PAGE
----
Metaphysical meaning of feast (mbd)
Meta. Appropriation in a large measure; that is, laying hold of divine potentialities. Several of the miracles of Jesus were in connection with a feast of some kind. Eating is the outer representation of an inward fact, that fact being spiritual. Jesus used the outer symbol to represent the spiritual reality when He told His disciples to eat the bread as His body, and drink the wine as His blood. When we affirm with spiritual understanding the fact of omnipresent substance we are eating the body of Christ, and when we affirm the omnipresent energy and eternal life of Spirit we are drinking the blood of Christ. When we enter into this understanding the outer symbols are not necessary--we have the substance in mind and spirit (John. 5:1).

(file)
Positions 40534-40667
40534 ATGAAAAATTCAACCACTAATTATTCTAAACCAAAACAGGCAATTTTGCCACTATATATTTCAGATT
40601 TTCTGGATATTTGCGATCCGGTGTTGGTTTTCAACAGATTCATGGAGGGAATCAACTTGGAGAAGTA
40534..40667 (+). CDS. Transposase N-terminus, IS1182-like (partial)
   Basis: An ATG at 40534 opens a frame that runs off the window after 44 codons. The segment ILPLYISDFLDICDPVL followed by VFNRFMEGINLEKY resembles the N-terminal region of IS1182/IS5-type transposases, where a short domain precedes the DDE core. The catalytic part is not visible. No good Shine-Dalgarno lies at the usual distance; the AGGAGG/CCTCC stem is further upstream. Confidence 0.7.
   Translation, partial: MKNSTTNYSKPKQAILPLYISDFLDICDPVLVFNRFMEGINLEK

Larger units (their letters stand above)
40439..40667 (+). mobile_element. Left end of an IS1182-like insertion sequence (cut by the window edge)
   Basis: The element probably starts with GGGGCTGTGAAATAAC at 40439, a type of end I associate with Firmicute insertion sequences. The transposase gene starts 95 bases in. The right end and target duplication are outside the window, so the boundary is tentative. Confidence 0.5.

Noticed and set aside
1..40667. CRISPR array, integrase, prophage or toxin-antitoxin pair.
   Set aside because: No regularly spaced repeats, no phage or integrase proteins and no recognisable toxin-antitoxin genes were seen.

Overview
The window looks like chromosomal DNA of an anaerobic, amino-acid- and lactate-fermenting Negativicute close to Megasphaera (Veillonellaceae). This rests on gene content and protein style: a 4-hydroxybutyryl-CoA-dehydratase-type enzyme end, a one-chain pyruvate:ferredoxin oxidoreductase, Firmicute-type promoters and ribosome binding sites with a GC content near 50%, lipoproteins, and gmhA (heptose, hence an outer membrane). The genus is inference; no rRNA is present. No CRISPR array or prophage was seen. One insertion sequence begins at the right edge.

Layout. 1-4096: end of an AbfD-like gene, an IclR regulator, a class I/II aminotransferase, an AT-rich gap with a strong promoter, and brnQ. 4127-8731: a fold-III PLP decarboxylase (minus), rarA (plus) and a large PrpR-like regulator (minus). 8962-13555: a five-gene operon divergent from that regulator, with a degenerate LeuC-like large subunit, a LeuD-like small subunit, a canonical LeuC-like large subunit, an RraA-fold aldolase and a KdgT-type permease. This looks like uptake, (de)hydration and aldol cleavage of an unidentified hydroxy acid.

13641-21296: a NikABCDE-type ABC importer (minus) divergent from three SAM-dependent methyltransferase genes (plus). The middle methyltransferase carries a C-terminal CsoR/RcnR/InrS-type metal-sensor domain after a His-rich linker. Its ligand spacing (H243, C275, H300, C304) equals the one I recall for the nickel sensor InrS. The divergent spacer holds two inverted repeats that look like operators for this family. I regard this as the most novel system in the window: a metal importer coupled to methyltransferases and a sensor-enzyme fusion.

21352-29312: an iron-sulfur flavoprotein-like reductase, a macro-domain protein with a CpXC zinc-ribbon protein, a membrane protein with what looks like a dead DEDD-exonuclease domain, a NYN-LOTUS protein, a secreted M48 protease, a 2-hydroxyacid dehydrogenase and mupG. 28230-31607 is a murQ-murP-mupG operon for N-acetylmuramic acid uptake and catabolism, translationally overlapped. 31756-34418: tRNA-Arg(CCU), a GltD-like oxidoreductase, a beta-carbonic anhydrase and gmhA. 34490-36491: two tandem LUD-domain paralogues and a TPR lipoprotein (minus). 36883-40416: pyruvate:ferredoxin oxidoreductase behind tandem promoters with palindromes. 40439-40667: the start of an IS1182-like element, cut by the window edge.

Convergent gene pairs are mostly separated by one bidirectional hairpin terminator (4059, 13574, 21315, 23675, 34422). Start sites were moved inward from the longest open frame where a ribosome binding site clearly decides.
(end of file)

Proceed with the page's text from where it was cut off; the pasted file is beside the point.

A thirsting for the things of Spirit is necessary before one can really come to the spiritual marriage feast. Great desire for the light and purity and justice of Spirit is the power that draws man to God.
The Feast of the Tabernacles (Lev. 23:33-44) is a festival of ingathering, like our Thanksgiving Day. It was also a commemoration of the deliverance of the Children of Israel from the forty years in the wilderness and their entrance into the Promised Land.
These Jewish feasts represent the harvest and gathering, by Spirit, of the surplus energies of the soul and the body. The Feast of the Tabernacles typifies the "passing over" of the nervous energy from one plane of consciousness to another and the inflow of substance from objective to subjective centers. When this inflow is complete it is called the last day of the feast. Then another step is necessary to complete the upward trend of man's being, and that is union with Spirit. This union is brought about through faith or belief in Spirit and in the higher life. When the soul thirsts after Truth it can be satisfied only by drinking in this higher life.